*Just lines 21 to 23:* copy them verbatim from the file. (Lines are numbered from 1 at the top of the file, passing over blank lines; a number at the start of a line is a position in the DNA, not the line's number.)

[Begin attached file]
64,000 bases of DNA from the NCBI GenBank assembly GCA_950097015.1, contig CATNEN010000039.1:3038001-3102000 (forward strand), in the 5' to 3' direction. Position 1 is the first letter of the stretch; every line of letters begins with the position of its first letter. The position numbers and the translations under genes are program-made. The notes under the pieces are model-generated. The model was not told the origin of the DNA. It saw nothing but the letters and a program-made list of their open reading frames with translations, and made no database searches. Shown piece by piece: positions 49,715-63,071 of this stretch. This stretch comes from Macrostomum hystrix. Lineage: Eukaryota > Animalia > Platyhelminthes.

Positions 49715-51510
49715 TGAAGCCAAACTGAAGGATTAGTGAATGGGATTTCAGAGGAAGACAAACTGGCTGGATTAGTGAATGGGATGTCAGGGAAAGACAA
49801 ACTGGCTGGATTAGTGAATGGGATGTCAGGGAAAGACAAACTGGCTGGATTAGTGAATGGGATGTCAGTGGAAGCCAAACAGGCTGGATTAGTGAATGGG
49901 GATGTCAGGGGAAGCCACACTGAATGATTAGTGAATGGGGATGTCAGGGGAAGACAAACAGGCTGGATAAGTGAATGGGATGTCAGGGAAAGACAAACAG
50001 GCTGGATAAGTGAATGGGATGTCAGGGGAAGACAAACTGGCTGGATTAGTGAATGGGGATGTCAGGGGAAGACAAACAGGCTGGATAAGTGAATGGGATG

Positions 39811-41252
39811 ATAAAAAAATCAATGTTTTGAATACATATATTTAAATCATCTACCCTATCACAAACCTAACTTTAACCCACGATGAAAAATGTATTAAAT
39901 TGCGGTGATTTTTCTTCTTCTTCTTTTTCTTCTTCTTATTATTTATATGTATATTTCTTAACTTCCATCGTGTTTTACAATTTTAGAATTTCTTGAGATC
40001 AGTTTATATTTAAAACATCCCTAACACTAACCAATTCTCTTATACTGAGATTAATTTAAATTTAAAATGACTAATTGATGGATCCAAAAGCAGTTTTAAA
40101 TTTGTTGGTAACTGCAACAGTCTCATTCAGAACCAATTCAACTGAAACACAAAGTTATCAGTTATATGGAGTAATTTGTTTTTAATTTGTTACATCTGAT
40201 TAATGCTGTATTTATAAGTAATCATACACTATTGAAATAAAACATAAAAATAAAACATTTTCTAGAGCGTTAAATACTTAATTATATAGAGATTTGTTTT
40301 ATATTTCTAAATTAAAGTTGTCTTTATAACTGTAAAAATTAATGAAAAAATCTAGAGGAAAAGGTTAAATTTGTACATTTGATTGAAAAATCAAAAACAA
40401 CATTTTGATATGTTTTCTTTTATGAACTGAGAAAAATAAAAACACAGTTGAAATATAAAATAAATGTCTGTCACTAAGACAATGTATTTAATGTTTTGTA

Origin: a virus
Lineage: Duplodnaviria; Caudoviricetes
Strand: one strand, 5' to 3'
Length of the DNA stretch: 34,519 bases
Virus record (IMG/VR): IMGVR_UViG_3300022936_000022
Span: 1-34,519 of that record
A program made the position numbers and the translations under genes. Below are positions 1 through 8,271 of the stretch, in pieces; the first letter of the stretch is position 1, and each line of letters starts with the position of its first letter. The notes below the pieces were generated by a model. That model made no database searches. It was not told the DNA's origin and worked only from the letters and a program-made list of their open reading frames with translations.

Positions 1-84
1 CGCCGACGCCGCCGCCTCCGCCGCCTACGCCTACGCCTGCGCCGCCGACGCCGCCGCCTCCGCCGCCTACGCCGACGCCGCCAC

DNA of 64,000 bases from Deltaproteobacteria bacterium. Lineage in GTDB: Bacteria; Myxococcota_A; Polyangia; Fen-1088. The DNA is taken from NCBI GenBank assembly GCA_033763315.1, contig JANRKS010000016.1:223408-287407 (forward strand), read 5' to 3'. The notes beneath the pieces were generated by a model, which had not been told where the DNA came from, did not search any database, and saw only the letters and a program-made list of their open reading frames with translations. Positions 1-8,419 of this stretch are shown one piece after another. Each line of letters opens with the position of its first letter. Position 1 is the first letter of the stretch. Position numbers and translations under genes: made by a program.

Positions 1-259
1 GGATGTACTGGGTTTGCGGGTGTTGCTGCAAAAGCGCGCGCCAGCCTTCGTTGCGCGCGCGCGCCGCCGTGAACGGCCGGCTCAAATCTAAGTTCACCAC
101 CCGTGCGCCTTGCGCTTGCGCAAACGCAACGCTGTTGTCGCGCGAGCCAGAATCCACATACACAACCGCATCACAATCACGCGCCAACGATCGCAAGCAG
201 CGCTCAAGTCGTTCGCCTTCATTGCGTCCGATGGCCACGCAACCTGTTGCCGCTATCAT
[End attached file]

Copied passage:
A program made the position numbers and the translations under genes. Below are positions 1 through 8,271 of the stretch, in pieces; the first letter of the stretch is position 1, and each line of letters starts with the position of its first letter. The notes below the pieces were generated by a model. That model made no database searches. It was not told the DNA's origin and worked only from the letters and a program-made list of their open reading frames with translations.

Positions 1-84
1 CGCCGACGCCGCCGCCTCCGCCGCCTACGCCTACGCCTGCGCCGCCGACGCCGCCGCCTCCGCCGCCTACGCCGACGCCGCCAC